Anche se, da quando non si chiamava più serie C1 e C2, non aveva più lo stesso appeal, anzi appillola come diceva Lo Cascio, parola inglese imparata, insieme a un mucchietto di altre, grazie alle pagine regionali della “Gazzetta dello Sport.”
(Even though, since it was no longer called series C1 and C2, it didn’t have the same appeal, or appillola as Lo Cascio would say, an English word learned together with a pile of others, thanks to the regional pages of the “Gazzetta dello Sport.”)
As often occurs when Italians borrow from English, the terms play a different syntactical role or assume a different form in the Italian context.
double face (Eng. double-faced)
Li conosceva, ma solo perché era inevitabile per una persona che abitasse in un quartiere come quello della Zisa, non popolare al cento per cento, ma con l’anima double face, tra veracità antica e fremiti modernisti.
(She knew them, but only because it was inevitable for a person who lived in a neighborhood like that of Zisa, not one hundred percent working class, but with a double-faced soul, between ancient veracity and modernist impulses.)
cellofanato (Eng. cellophaned, i.e. wrapped in cellophane)
Solo un’area centrale appariva più pulita: là dove si trovava il materiale cellofanato che adesso era stato trascinato via insieme a qualche chilo di acari.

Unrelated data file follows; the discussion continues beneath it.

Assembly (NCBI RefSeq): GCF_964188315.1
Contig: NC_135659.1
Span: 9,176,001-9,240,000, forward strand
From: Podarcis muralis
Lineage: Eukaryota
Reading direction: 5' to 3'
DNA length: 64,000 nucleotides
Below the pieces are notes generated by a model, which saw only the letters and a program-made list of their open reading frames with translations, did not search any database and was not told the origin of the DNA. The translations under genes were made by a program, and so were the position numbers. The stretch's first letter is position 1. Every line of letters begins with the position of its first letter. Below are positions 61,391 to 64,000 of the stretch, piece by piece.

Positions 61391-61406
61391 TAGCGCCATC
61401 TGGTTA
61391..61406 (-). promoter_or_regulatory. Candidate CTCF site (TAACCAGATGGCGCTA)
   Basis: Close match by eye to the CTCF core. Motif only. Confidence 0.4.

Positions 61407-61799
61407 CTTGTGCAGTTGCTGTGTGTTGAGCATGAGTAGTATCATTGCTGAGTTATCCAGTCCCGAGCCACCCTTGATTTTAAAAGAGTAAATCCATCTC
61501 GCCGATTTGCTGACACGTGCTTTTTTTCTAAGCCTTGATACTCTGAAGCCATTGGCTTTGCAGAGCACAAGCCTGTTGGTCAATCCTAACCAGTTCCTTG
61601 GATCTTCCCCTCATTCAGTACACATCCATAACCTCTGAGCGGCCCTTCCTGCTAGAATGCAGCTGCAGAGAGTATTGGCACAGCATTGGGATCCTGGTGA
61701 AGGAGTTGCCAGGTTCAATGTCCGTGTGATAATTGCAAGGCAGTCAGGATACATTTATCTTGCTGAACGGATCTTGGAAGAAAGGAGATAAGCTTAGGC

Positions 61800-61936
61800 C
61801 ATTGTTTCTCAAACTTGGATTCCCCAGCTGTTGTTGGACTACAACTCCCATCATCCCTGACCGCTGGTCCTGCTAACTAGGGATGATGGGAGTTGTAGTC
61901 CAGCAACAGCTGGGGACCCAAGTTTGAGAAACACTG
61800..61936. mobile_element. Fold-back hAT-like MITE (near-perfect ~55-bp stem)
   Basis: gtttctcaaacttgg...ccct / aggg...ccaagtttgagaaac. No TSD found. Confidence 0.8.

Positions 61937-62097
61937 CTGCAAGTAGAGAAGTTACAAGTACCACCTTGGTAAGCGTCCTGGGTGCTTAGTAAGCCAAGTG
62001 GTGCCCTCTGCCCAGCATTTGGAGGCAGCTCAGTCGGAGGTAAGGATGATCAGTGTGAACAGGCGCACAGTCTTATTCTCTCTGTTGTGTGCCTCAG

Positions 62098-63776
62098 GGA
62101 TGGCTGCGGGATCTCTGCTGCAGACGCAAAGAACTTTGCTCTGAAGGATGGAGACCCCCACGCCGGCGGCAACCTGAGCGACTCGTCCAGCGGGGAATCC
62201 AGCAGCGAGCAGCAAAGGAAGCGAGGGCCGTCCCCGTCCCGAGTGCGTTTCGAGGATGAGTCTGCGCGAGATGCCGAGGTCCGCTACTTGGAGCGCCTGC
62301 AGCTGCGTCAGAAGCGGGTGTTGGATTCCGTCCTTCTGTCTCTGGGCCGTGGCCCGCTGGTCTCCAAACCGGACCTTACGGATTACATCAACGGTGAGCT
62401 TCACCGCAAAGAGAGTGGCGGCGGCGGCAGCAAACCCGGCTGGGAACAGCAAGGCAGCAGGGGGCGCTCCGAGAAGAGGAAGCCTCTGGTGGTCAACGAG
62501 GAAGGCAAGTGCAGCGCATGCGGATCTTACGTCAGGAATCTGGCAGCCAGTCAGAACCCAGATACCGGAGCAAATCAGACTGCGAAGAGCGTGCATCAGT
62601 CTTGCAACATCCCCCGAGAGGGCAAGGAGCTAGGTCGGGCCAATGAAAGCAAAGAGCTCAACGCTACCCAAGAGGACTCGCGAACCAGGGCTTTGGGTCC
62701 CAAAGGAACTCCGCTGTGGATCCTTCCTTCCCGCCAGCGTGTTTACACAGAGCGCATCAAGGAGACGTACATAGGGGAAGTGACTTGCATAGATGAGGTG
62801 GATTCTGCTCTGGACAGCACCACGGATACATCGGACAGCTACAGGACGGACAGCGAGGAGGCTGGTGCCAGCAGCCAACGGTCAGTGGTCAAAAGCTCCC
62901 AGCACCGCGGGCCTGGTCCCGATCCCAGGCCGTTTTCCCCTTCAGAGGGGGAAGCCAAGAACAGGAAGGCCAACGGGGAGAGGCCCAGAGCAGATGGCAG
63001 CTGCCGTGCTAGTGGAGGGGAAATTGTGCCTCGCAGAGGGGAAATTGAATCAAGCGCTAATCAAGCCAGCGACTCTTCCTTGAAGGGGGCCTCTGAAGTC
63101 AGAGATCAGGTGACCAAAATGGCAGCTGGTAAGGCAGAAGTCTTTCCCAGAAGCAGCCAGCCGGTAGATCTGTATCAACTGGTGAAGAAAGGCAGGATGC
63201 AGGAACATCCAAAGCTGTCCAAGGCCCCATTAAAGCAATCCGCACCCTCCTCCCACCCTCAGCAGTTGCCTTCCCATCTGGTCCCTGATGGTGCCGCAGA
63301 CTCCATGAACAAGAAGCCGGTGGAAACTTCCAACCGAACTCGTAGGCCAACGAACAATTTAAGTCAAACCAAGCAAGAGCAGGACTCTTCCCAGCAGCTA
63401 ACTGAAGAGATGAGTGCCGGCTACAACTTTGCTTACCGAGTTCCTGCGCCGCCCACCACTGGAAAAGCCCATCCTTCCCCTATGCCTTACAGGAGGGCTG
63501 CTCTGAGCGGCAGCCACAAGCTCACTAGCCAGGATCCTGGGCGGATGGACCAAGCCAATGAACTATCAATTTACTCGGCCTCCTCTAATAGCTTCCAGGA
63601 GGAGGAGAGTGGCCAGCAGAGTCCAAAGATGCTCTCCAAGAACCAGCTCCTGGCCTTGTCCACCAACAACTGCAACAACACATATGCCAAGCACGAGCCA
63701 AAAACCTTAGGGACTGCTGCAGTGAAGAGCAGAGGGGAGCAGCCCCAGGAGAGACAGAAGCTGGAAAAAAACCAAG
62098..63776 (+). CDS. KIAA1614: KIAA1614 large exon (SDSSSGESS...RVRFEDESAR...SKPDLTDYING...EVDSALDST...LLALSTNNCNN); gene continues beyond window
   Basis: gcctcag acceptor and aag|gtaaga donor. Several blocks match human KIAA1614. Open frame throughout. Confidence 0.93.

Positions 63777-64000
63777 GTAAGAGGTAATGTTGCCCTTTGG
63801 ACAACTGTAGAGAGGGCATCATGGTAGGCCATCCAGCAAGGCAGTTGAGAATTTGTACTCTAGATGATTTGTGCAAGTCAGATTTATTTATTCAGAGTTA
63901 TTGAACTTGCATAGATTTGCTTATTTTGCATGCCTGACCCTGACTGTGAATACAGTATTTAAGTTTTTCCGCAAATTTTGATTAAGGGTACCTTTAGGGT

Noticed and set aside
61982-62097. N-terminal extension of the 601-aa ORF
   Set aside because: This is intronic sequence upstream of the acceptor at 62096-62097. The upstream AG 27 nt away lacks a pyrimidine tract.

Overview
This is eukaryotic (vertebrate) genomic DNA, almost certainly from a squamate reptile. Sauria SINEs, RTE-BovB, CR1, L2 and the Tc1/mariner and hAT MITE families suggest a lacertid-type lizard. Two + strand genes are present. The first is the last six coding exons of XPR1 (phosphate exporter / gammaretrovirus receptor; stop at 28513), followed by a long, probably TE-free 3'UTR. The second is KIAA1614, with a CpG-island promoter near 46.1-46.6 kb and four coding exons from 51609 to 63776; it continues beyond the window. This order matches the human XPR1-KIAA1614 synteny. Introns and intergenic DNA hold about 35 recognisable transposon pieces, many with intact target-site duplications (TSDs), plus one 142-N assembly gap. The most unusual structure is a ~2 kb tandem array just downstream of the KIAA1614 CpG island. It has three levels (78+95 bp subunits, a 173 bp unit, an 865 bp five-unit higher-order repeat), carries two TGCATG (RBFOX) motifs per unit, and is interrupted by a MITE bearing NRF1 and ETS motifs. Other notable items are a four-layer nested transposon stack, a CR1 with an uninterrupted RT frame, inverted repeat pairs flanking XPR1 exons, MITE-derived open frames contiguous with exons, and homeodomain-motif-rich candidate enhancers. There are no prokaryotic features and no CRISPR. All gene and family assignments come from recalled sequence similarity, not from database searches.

(Just a central area seemed cleaner: there where the cellophaned material was located that had now been dragged away together with a few kilos of dust mites.)
One of the more entertaining aspects of Italian is the tendency to spell English terms in accordance with Italian orthography and phonology.
uestern (Eng. westerns)
“Già, il cinema. Una fissazione, aveva. Gli venne ‘sta mania, dicono, con i uestern, quelli che piacciono tanto a Enzuccio,” fece Lo Cascio, che sapeva, da buon amico, come irritare Baiamonte.
(Yeah, the movies. He had a fixation. He had this mania, they say, for westerns, the ones that little Enzo likes so much,” went Lo Cascio, who knew, like a good friend, how to irritate Baiamonte.)
Scerlokkòms (Eng. Sherlock Holmes)
Però, se tu mi dici che di testa non ci sta, non è che ci voglia poi Scerlokkòms…
(But, if you’re telling me that he’s not all there in the head, it’s not like it’ll take Sherlock Holmes…)
Common expressions are always an interesting window into a culture, regardless of whether one shares the sentiment they convey. Incidentally, this expression derives from an eighteenth-century event sponsored by the Portuguese Embassy at Rome’s Teatro Argentina. Curiously, the freeloaders weren’t the Portuguese because the show was free to them; instead, they were the Romans who pretended to be Portuguese so that they could see the show for free.
come un portoghese allo stadio (Eng. literally, like a Portuguese person at a stadium, but it refers to a person who enters an event, in this case a soccer stadium, without paying)
“Ah, ma di che parlate, della festa della Madonnuzza?” si fece largo Ignazino come un portoghese allo stadio.
(“Oh, what are you all taking about, the festival of the Madonnuzza?” Ignazino barged in [to the conversation], like a Portuguese person at a stadium.)